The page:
West Virginia passes Religious Freedom Restoration Act
WASHINGTON — The West Virginia Legislature gave final approval Tuesday, Feb. 28, to the Religious Freedom Restoration Act, which will now advance to the governor’s desk to be signed into law.
The West Virginia Senate, in which Republicans hold a majority, passed the religious liberty bill in a strict party-line vote, 30 in favor and 3 opposed.
Having already passed the state’s House of Delegates on Monday, the bill has only to be signed by Republican Gov. Jim Justice to become law.
The bill guarantees West Virginians’ freedom from any state interference that may “substantially burden a person’s right to exercise of religion.”
West Virginia’s bill is one of now 24 similar laws passed by states across the nation. The act is modeled after the federal Religious Freedom Restoration Act that was passed in 1993 but then deemed unconstitutional in application to states by a federal court in 1997.
According to Becket, a religious liberty law firm, state RFRAs “level the playing field in court for people of deeply held religious convictions.”
RFRAs are designed to protect all religious groups, Becket states on its website. The act itself was created, Becket points out, after Oregon denied unemployment benefits to Native American counselors who were fired for using peyote in their religious ceremonies.
One high-profile case involving an RFRA is the Oct. 15, 2019, case in which a federal district court in Texas ruled that the “transgender mandate” in the Affordable Care Act violated the federal RFRA. In his decision, Judge Reed O’Connor said that providers’ and insurers’ refusal to perform or pay for transgender procedures was an exercise of their religious freedom.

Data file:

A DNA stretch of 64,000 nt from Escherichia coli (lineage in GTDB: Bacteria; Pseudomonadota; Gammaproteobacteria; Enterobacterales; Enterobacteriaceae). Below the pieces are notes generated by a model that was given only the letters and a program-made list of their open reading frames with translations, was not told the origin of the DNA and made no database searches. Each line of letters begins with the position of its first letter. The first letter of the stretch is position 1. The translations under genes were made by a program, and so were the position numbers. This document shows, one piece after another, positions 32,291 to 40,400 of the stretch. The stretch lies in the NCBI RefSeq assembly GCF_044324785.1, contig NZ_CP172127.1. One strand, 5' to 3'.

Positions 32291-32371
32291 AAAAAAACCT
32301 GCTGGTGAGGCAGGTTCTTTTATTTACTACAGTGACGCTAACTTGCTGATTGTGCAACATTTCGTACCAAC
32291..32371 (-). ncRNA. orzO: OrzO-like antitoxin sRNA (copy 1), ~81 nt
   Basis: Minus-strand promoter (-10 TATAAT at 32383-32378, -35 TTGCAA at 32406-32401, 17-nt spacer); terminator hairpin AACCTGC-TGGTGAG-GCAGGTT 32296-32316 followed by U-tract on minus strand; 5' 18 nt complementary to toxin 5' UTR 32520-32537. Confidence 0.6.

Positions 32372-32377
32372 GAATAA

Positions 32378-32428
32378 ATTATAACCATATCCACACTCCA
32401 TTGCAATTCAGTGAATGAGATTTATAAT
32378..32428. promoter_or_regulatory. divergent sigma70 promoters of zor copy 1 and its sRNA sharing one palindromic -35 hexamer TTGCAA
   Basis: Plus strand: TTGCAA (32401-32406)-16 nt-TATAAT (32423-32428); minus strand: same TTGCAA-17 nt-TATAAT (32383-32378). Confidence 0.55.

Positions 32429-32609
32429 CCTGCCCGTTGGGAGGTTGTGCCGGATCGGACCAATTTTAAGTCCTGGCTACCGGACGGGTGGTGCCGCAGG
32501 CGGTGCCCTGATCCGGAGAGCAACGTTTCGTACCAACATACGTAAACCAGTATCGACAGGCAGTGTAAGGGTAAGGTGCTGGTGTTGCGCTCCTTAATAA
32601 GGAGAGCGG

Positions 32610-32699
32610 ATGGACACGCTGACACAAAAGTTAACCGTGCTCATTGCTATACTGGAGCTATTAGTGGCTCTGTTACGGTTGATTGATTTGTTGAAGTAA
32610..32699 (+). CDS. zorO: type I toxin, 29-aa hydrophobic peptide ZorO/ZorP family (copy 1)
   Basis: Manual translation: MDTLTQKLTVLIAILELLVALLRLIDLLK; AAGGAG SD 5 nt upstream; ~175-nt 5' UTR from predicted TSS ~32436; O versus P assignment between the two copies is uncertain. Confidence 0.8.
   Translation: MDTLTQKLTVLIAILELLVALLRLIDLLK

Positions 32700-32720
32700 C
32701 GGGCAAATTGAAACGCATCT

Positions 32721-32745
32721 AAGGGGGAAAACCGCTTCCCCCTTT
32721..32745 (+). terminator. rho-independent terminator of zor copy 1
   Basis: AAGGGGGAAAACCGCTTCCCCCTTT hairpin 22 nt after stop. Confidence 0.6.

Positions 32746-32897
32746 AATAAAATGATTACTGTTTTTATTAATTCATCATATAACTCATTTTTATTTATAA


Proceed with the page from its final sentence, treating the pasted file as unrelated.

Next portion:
The bill’s opponents in West Virginia argue that it will be used to discriminate against LGBTQ+ individuals and groups within the state.
“I think it’s going to become the forefront of embarrassment again and show backwoods mentality for the state of West Virginia, when I think we can simplify it all: Why don’t we all just try to get along?” Democratic state Sen. Mike Caputo said. “Why don’t we all just let people be what they want to be and let them love who they want to love and practice their religion the way they want to practice their religion?”
Republican state Sen. Amy Grady disagreed with Caputo’s assessment of the bill.
“This is not a tool for discrimination, it is a shield to protect all people,” Grady said. “The bottom line is, we shouldn’t punish someone for practicing their religion unless there’s a very good reason to do so.”
The West Virginia Republican Party celebrated the bill’s passage with party chairwoman Elgine McArdle, saying in a Tuesday email to supporters: “The Secular Left has weaponized the government against men and women of faith all over the country, whether it is forcing them to bake cakes for weddings which they do not want to participate, or for prosecuting Catholics who pray outside of abortion clinics. I am proud that the elected leadership in West Virginia stood up for our rights and defended our core values.”